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project overview
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Year 2004
Number of pixels 160 (10x4x4)
Grayscales / Colors 2
Illuminant LED Display
Power input 5V/1A
Contact person Arne Rossius
Project website


In fact, I wanted to build something similar to BlinkenLights as my first BlinkenProject, but since I had an enormous amount of LED-displays from Pollin assortments I decided to get rid of those first. BlinkenNums consists of 16 seven-segment displays with 1.5 digits each (meaning one regular 7-segment digit and one that can only display a one and a minus sign in front) which are connected to 20 shift-registers of the type 74HC164 (10 segments per display, the decimal points and plus signs are not connected). It can be controlled by everything with at least 5 free CMOS-compatible outputs, e.g. an ATTiny controller or the PC's parallel port (possibly, a schmitt trigger for the clock signal is neccessary when using the parallel port).


BlinkenNums consists of a matrix made from 4x4 seven-segment displays, each of whom can display numbers between -19 and +19.



The circuit consists of barely more than 74HC164 shift-registers and resistors. Because each display consists of 10 segments (minus, 2 for left digit, 7 for right digit), 5 shift-registers are neccessary for each line. As a result, the entire 4x4 matrix needs 20 ICs. The data inputs of each line is connected to different parallel port outputs, however, the clock inputs are all connected to the same pin. Up to two BlinkenNums can be controlled via parallel port or a microcontroller.

The circuit diagram only shows the circuit for one line, the other lines are exactly the same. The displays are split up into a 0.5- and a 1-digit one, which means that the pin numbers don't match the ones of the displays I used. The resistors for the displays must not be choosen too small as the ICs may not be loaded with more than 50mA (all outputs put together, may differ between manufacturers). With 8 outputs, the maximum current thus is 6.25mA per segment. I chose 560 Ohm resistors so the segment current is approx. 5.25mA.

Putting it together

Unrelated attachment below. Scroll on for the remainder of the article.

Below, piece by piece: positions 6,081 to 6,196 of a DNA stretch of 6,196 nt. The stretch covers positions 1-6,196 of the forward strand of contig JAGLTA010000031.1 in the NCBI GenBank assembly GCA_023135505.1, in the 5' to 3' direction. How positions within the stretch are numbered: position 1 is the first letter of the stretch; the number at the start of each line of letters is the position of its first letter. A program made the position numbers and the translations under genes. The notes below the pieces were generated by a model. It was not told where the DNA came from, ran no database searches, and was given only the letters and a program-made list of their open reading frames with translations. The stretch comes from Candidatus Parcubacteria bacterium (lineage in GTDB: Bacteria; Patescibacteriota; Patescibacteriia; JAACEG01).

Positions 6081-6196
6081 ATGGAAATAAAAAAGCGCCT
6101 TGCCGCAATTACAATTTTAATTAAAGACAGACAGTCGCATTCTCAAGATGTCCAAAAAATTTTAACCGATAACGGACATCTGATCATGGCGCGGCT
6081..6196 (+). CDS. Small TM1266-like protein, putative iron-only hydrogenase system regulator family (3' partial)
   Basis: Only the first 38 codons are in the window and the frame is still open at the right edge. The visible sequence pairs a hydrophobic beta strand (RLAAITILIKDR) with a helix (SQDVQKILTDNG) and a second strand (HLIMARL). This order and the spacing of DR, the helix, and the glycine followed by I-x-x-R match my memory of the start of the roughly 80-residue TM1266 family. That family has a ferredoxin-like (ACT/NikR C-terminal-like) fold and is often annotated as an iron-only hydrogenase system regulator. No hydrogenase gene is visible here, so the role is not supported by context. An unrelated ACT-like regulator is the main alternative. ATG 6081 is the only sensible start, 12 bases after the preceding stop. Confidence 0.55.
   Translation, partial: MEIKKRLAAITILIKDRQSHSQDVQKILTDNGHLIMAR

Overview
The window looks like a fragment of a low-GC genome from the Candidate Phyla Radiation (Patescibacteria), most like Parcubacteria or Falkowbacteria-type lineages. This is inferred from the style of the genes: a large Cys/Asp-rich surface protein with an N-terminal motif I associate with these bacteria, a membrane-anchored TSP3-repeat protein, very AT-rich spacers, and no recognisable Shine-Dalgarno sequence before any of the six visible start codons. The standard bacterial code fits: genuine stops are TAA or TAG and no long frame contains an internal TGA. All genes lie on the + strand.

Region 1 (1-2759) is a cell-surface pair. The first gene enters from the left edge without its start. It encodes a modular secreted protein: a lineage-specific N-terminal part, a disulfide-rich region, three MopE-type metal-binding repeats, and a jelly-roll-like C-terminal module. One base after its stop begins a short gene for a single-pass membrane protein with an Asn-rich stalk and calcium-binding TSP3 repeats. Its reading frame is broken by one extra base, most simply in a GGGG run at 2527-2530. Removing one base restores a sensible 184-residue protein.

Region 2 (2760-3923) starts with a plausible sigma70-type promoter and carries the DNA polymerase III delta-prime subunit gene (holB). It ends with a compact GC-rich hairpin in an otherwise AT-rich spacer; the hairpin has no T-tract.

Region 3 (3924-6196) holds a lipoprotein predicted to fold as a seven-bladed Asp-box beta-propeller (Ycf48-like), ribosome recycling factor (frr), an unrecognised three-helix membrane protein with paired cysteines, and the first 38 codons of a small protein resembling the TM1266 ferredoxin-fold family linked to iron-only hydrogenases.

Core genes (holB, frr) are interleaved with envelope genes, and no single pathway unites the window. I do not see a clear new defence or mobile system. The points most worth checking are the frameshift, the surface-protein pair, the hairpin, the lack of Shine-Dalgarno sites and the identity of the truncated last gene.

The four individual lines are put together by connecting all clock and power supply (plus and ground) lines with each other. Don't interconnect the data lines! One schmitt-trigger (that's the thing with the transistors) is enough for all four clock lines. Depending on what the BlinkenNums will be connected to and how long the cable will be, the schmitt trigger might not be neccessary in some cases.

Physically, the 4 circuits are arranged on top of each other, so each circuit will provide a line of 4 displays.

Connection to the PC

The circuit can be connected to a PC's parallel port without trouble. In this case, the schmitt trigger should definitely be used, it didn't work without it on all the PCs I tried. The pinout for the parallel port is as follows:

Parallelport Pin-Nr. BlinkenNums-Anschluss
1 Clock
2 Daten, Zeile 1
3 Daten, Zeile 2
4 Daten, Zeile 3
5 Daten, Zeile 4
18...25 Masse (GND)

As you can see, the data lines D4 to D7 are still unused, you could use them for a second BlinkenNums or build a double-sized BlinkenNums (provided you have or can write the appropriate software).

Construction log and photos


A friend of mine has come to stay for a few dats and we decide to tackle the project. We order the missing parts (shift registers, resistors, IC sockets and a lot of wire) for two BlinkenNums from Reichelt and wait impatiently ;-).


While waiting, the name "BlinkenNums" develops.


Ordered two days ago and the parts already arrived! Finally we can start. Firstly, we soldered the displays and IC-sockets on two perfboards each, then the resistors leads were - using assembly-line-like work - bent, put into the boards, cut and soldered. In the evening, there was barely enough time left for the power supply connections.

The solder side with the solid power supply wires.
The component side.


Unfortunately my friend had to go home already, so I'll have to continue by myself from now on.